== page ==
Some Fall Cleaning

I’m afraid this is another post without pictures (sorry about that). Life has been slowly encroaching on the model railroad room for a while. This has caused some cleaning and organizing which has been good but slow. Push came to shove so to speak recently and as a result I’ve had to do some additional purging which is for the good but not neccesarily easy as I’ve started dismantling my free-mo modules. Deep down I expected I’d do this but part of me was holding on to the idea that I might resurrect it one day. I have been able to salvage some parts (mostly rail and turnouts) so it’s not a full loss.

On a more positive side I’ve been able to link some of my cleaning efforts with paint stripping efforts (as I’ve previously mentioned). This has moved a big stack of my projects from the someday maybe column to the “This has started happening” column which is good. As a preview I’ve got a flat car project (not the scratch build, a cheapish Bachmann RTR) that I have already painted the deck for. It just needs a new paint job and as I’ve just stripped off the old paint job it seems prime for doing. I decided this one will have some whimsey and become a free-lance railroad or leasing company paint scheme.

I’ve also got some hoppers that will be likely be painted up in BN green and ATSF dark red to mimic the hoppers that are commonly found delivering bentonite to the DMIR for pellet making. While tearing apart an old project for the scrap heap is never fun, freeing up some space and focusing on fun projects does help a little.

Some interesting paint stripping results

As a fun side note the original title was “an interesting experience with a stripper” but thought that might imply something less appropriate.

Stripping paint of a model has always been something that I’ve been scared to try and accrued a collection of failed painting projects. As I mentioned a couple weeks ago I had my first stripping project of my speeder project. This emboldened me to try some other projects which has led to some interesting results as all of these were done using Purple Power degreaser.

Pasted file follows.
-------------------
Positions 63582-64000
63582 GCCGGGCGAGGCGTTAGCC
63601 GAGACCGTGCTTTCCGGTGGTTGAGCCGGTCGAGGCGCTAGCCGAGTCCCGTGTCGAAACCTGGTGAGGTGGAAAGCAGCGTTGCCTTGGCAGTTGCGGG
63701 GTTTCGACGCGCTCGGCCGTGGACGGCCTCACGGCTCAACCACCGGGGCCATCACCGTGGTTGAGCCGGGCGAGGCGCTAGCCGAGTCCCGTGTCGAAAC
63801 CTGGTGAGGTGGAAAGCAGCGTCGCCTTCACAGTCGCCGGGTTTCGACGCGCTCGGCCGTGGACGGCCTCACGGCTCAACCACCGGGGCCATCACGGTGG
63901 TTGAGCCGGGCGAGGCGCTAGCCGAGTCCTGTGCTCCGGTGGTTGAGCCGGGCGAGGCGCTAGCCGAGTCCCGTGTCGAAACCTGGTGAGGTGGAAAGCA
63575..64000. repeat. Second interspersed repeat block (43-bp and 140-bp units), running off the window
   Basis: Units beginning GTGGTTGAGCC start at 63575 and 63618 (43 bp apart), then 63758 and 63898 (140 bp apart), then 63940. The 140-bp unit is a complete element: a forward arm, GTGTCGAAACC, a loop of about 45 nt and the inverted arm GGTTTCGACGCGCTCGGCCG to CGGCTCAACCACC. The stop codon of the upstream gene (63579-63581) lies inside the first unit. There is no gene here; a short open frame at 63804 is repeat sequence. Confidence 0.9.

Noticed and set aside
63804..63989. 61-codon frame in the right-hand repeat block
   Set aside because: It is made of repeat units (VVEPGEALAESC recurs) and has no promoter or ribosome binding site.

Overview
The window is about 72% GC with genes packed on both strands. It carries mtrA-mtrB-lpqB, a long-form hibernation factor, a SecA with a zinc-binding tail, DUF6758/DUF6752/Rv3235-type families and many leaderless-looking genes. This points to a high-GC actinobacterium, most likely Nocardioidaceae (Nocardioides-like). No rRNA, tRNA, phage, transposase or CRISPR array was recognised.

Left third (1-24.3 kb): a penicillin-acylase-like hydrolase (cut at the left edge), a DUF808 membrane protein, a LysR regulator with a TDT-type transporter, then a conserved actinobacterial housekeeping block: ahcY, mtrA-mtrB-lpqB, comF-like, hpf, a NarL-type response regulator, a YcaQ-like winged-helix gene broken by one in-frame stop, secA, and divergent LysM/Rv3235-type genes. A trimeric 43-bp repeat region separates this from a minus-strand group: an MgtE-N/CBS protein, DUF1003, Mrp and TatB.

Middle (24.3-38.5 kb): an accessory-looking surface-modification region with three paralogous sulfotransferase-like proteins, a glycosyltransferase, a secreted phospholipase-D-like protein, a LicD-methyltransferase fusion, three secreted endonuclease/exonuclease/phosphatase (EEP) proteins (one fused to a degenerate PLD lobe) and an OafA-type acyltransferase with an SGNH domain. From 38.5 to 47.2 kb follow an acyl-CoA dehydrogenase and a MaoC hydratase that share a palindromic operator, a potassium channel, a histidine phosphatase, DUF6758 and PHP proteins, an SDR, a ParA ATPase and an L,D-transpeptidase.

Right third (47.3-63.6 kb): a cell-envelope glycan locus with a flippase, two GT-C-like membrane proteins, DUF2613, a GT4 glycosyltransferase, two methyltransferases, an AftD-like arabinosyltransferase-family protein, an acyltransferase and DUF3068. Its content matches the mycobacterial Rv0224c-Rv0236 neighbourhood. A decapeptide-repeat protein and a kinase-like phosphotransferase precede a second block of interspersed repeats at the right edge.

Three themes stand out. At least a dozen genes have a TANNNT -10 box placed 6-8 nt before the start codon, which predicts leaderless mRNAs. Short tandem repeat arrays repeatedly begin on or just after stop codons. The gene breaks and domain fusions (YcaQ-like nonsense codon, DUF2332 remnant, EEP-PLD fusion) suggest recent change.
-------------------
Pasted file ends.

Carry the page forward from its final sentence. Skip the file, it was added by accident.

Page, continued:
Accurail box car I had painted part of it and tried and failed to weather returned to basically out of box condition. With the exception of a few hard to access nooks and crannies my paint is all gone including weathering but the CNW yellow is all there and I couldn’t even srub the decals off. I guess the plus side here is that I can just restart from where I started last time.

Bachmann gondola (cheapish one from trainset). This was a very early painting project when I got back into model railroading as an adult. I used cheap craft quality acrylics and it looked pretty good from a few feet a way but needed a change. It was originally BN and I just painted over decals. When pulled it out of the stripper you could clearly see a clean BN logo in green surrounded by the acrylic paint I had used. Basically the decals came off and took the acrylic with it like a mask. Some scrubbing with an old toothbrush and it cleaned right up to it’s original green with no decals

Bachmann flat car (silver series line) this one was painted the same as the gondola, but even with scrubbing some of the decals stayed.

At this point I found it interesting that the Accurail and newer Bachmann decals were quite a bit tougher than the earlier Bachmann decals. But what’s really interesting is what’s next…